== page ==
"Albion's Seed" is a fabulous book. If you are interested in how material history affects value or American history in general, it is a must read.To save time, take a look at my summary of this book:
In the Progress Studies movement, I am trying to cultivate an interest in studying history at a deeper level. I think this would also be relevant to EA.
If you are interested in following up, send me a private message in the Progress Studies Slack channel.
I am glad that you point to the Morgan Kelly article on potential flaws in the quantitative methods used by "Persistence" field. Keep in mind the Persistence field is only a TINY part of the overall literature on the historical impacts on the present. Typically, the Persistence field applies heavily quantitative methods to one small region and focuses on testing whether one potential cause has statistically significant effects. Because of their methods, it should not be surprising that you come away unimpressed at the narrowness of the findings. Unfortunately, that is often how academia works.But there has been a huge number of fantastic books which explore the historical impacts of the present using largely qualitative methods. They are, in other words, good reads about big topics. I would like to think that my book is one of the better ones.I think that the broader literature a much better introduction to the subject that the Persistence field.I linked to some examples in my previous comments.I believe that my online library of 280+ books is a great resource for EA to quickly understand the basics of the literature and then figure out how they might apply it to action.https://techratchet.com/
Here is a summary of another book that explains really well how values change over time. This book is is more relevant to the modern world than the previous listing:https://techratchet.com/2020/02/06/book-review-cultural-evolution-peoples-motivations-are-changing-by-ronald-inglehart/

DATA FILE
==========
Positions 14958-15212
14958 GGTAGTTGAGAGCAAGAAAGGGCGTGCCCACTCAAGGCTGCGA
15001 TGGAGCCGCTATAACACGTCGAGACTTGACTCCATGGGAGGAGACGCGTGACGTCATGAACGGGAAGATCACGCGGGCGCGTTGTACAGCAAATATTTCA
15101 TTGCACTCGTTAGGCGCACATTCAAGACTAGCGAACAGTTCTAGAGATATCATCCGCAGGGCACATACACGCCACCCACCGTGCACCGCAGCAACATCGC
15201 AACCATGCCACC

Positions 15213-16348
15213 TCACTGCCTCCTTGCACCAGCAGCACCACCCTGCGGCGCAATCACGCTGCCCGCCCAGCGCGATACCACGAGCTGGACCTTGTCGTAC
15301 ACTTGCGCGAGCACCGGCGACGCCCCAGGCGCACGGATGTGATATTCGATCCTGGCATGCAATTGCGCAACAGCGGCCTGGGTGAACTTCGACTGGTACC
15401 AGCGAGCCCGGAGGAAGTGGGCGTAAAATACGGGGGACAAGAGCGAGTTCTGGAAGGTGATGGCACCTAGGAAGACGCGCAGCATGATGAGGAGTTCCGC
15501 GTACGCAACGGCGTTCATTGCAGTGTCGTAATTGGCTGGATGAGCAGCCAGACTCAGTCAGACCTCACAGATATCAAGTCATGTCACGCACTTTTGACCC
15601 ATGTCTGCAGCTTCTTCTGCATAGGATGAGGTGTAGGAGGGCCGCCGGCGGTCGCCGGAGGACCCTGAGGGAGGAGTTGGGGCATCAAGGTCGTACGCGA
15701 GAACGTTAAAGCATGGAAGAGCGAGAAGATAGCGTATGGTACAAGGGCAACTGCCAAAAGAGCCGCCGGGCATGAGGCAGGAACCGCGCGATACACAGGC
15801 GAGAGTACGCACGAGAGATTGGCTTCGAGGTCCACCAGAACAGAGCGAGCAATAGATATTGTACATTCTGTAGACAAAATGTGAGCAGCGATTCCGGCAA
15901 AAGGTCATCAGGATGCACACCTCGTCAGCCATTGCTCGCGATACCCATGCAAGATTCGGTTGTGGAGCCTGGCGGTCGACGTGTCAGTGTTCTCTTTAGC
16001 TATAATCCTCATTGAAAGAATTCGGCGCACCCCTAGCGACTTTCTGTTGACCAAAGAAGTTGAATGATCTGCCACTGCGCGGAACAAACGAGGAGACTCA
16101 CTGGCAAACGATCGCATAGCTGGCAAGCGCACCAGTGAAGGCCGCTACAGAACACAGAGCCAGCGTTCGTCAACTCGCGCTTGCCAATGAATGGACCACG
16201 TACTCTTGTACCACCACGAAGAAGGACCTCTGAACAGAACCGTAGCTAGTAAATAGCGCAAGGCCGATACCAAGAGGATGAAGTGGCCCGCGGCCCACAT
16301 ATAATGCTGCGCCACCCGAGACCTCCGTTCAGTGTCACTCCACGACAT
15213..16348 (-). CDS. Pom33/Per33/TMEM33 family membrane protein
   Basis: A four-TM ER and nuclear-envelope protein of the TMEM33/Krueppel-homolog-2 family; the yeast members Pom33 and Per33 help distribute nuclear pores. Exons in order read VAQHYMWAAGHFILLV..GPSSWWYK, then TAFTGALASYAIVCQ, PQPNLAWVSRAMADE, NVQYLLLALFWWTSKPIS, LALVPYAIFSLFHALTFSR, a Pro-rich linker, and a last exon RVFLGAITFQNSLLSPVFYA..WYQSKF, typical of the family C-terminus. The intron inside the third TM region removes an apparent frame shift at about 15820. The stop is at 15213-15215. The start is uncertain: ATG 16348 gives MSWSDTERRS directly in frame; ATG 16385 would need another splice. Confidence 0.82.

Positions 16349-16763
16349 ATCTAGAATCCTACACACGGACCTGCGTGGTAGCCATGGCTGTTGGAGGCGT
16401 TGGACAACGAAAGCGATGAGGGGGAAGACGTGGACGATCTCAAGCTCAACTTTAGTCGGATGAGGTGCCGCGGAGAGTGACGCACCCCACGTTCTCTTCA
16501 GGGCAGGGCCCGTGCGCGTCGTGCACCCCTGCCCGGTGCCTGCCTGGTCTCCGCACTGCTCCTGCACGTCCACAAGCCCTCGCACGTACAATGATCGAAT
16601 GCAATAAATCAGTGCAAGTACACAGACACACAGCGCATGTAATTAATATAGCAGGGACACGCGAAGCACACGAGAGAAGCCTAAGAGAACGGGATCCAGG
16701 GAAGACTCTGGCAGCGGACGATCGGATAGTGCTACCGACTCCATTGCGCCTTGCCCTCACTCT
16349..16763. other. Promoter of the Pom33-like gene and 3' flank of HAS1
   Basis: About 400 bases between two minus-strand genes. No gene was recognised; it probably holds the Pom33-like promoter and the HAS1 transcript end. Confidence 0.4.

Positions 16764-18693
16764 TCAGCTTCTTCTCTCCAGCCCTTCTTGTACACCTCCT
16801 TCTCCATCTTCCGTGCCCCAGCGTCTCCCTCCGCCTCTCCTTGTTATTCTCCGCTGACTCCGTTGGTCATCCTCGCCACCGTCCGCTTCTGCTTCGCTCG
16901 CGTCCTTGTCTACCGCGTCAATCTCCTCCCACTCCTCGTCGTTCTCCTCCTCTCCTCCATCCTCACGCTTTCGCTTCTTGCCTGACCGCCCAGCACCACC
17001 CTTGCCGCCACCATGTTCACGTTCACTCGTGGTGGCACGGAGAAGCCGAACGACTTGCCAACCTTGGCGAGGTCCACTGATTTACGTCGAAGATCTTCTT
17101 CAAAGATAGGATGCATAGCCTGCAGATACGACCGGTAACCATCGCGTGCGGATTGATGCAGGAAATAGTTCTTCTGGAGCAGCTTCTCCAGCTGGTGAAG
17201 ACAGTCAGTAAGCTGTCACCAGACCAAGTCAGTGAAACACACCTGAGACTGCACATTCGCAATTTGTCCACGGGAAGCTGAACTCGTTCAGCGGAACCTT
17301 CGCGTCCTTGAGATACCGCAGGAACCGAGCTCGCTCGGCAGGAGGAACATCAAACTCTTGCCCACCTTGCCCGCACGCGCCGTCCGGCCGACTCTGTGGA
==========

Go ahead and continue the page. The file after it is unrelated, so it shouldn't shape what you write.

A link to an excellent review of the historical literature on the impact of history on current material conditions:http://sites.tufts.edu/enricospolaore/files/2012/08/RootsF.pdf
As to the relation between historical material conditions and values, I would encourage you to read the following summary:https://techratchet.com/2020/01/06/book-review-foragers-farmers-and-fossil-fuels-by-ian-morris/
Hello, I am a member of the Progress Studies community. The original poster posted in our Slack channel. I am cross-posting so you EA can see it.There is in fact a huge and growing literature on the historical impact of current economic development. I think it is one of the most exciting trends among historian. You mentioned a few articles, but there are far more. In addition, there are dozens of awesome books that at least touch on the subject.I want to point out that this literature is about UNDERSTANDING the present by studying the past. How ACTIONABLE the conclusions is less clear. I do believe that a study of history is the only way the we can increase our chances of making positive contributions to the future. The biggest impact is letting us understand what has been tried before and the results of those actions as best as we can tell. Even if all we learn is that an idea has been tried before and the results were poor, that is of HUGE benefit.You seem more interested in values than material conditions. I would encourage you to expand your interests to material conditions. Material conditions strongly influence values.I have a summary of just a few of them in my online library of book summaries. I think it is a very useful resource for EA research. In some ways, all 280 books summaries are relevant to this question.https://techratchet.com/effects-of-history-on-economic-development-learning-path/ (edited)